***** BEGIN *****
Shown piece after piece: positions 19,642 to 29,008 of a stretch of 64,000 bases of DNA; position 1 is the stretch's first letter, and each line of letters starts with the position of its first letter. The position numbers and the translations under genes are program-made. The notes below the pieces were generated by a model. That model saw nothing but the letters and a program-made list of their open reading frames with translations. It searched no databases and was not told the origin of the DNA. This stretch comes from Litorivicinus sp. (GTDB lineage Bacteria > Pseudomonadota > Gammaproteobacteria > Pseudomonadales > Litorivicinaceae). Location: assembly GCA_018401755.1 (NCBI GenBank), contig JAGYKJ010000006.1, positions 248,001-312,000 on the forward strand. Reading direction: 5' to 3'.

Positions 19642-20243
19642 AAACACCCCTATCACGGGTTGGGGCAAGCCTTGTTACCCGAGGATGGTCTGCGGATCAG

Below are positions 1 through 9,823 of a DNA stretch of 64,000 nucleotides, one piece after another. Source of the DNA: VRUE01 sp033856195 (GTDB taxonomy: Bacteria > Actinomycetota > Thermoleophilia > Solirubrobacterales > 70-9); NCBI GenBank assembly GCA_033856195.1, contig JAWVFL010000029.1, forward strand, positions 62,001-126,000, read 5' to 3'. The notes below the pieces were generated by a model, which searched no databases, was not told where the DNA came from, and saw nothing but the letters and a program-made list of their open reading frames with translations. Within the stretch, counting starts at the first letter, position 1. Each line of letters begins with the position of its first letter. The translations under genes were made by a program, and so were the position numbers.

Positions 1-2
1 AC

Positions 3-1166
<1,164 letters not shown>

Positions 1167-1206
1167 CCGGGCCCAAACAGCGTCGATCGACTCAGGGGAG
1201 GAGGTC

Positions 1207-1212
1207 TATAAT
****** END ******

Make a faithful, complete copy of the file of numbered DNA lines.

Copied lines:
Shown piece after piece: positions 19,642 to 29,008 of a stretch of 64,000 bases of DNA; position 1 is the stretch's first letter, and each line of letters starts with the position of its first letter. The position numbers and the translations under genes are program-made. The notes below the pieces were generated by a model. That model saw nothing but the letters and a program-made list of their open reading frames with translations. It searched no databases and was not told the origin of the DNA. This stretch comes from Litorivicinus sp. (GTDB lineage Bacteria > Pseudomonadota > Gammaproteobacteria > Pseudomonadales > Litorivicinaceae). Location: assembly GCA_018401755.1 (NCBI GenBank), contig JAGYKJ010000006.1, positions 248,001-312,000 on the forward strand. Reading direction: 5' to 3'.

Positions 19642-20243
19642 AAACACCCCTATCACGGGTTGGGGCAAGCCTTGTTACCCGAGGATGGTCTGCGGATCAG

Below are positions 1 through 9,823 of a DNA stretch of 64,000 nucleotides, one piece after another. Source of the DNA: VRUE01 sp033856195 (GTDB taxonomy: Bacteria > Actinomycetota > Thermoleophilia > Solirubrobacterales > 70-9); NCBI GenBank assembly GCA_033856195.1, contig JAWVFL010000029.1, forward strand, positions 62,001-126,000, read 5' to 3'. The notes below the pieces were generated by a model, which searched no databases, was not told where the DNA came from, and saw nothing but the letters and a program-made list of their open reading frames with translations. Within the stretch, counting starts at the first letter, position 1. Each line of letters begins with the position of its first letter. The translations under genes were made by a program, and so were the position numbers.

Positions 1-2
1 AC

Positions 3-1166
<1,164 letters not shown>

Positions 1167-1206
1167 CCGGGCCCAAACAGCGTCGATCGACTCAGGGGAG
1201 GAGGTC

Positions 1207-1212
1207 TATAAT